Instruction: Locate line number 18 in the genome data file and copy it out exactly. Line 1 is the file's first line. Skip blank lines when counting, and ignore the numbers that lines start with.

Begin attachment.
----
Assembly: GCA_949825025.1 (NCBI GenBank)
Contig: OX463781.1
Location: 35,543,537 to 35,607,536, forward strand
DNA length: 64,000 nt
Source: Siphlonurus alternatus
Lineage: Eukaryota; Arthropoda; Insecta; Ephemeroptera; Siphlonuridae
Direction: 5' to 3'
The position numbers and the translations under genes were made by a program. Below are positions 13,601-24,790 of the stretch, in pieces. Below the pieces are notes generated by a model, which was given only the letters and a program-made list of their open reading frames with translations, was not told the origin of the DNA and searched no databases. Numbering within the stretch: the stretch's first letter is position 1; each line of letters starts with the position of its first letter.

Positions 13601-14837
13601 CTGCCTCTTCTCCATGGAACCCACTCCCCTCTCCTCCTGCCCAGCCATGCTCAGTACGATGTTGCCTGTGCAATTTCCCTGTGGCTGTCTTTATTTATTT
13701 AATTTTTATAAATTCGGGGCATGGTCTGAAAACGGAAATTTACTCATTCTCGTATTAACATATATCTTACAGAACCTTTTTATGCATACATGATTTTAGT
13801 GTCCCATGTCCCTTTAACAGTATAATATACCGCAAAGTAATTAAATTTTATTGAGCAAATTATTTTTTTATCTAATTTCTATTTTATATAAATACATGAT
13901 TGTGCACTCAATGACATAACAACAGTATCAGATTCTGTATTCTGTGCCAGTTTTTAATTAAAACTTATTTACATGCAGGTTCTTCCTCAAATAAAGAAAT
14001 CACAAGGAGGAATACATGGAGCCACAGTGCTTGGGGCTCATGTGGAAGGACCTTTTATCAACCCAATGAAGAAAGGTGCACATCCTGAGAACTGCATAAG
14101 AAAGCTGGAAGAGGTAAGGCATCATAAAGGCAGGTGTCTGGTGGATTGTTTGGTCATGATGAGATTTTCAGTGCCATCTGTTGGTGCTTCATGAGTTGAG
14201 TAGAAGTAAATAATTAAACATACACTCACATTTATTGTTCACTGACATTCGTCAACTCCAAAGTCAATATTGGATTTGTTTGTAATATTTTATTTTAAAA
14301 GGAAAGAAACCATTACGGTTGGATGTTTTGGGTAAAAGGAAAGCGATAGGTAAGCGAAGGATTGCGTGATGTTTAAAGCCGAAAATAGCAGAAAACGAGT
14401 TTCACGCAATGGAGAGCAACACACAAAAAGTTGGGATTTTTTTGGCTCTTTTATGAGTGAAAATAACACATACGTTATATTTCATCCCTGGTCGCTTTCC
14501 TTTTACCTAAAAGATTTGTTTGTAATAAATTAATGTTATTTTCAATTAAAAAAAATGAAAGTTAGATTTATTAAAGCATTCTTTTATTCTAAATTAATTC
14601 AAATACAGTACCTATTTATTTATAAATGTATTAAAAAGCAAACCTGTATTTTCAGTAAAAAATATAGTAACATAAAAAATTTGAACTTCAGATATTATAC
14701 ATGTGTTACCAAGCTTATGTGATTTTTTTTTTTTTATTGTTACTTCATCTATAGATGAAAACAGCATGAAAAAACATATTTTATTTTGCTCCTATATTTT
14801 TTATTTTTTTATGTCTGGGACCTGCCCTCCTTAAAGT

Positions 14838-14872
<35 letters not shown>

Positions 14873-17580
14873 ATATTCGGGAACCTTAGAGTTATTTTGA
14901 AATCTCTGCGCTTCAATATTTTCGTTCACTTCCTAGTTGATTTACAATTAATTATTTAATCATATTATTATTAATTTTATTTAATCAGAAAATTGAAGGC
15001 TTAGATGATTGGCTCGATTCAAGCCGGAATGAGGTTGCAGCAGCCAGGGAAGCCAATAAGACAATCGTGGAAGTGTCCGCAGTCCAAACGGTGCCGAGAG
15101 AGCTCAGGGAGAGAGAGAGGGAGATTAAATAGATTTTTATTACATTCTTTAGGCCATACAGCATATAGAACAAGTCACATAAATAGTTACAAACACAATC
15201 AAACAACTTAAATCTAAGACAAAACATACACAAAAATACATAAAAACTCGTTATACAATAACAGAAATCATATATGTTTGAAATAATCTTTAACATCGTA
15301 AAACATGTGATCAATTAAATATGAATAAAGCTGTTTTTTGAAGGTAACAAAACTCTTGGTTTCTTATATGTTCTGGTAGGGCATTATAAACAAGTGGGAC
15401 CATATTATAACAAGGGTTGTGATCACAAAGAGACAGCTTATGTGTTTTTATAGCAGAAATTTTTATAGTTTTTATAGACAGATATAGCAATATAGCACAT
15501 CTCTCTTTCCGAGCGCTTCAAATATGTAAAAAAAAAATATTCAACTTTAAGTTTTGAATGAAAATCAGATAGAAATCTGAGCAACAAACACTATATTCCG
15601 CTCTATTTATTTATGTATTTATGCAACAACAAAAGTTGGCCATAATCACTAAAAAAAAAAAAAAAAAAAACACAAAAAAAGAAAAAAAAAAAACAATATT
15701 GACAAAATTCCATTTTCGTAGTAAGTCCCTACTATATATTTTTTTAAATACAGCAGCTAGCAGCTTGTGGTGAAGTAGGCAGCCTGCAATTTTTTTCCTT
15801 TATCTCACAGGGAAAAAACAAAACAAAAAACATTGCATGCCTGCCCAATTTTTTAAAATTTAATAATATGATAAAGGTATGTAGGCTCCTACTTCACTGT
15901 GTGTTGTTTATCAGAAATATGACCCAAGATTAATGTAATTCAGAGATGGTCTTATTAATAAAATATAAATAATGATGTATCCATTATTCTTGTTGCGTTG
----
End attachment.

14401 TTCACGCAATGGAGAGCAACACACAAAAAGTTGGGATTTTTTTGGCTCTTTTATGAGTGAAAATAACACATACGTTATATTTCATCCCTGGTCGCTTTCC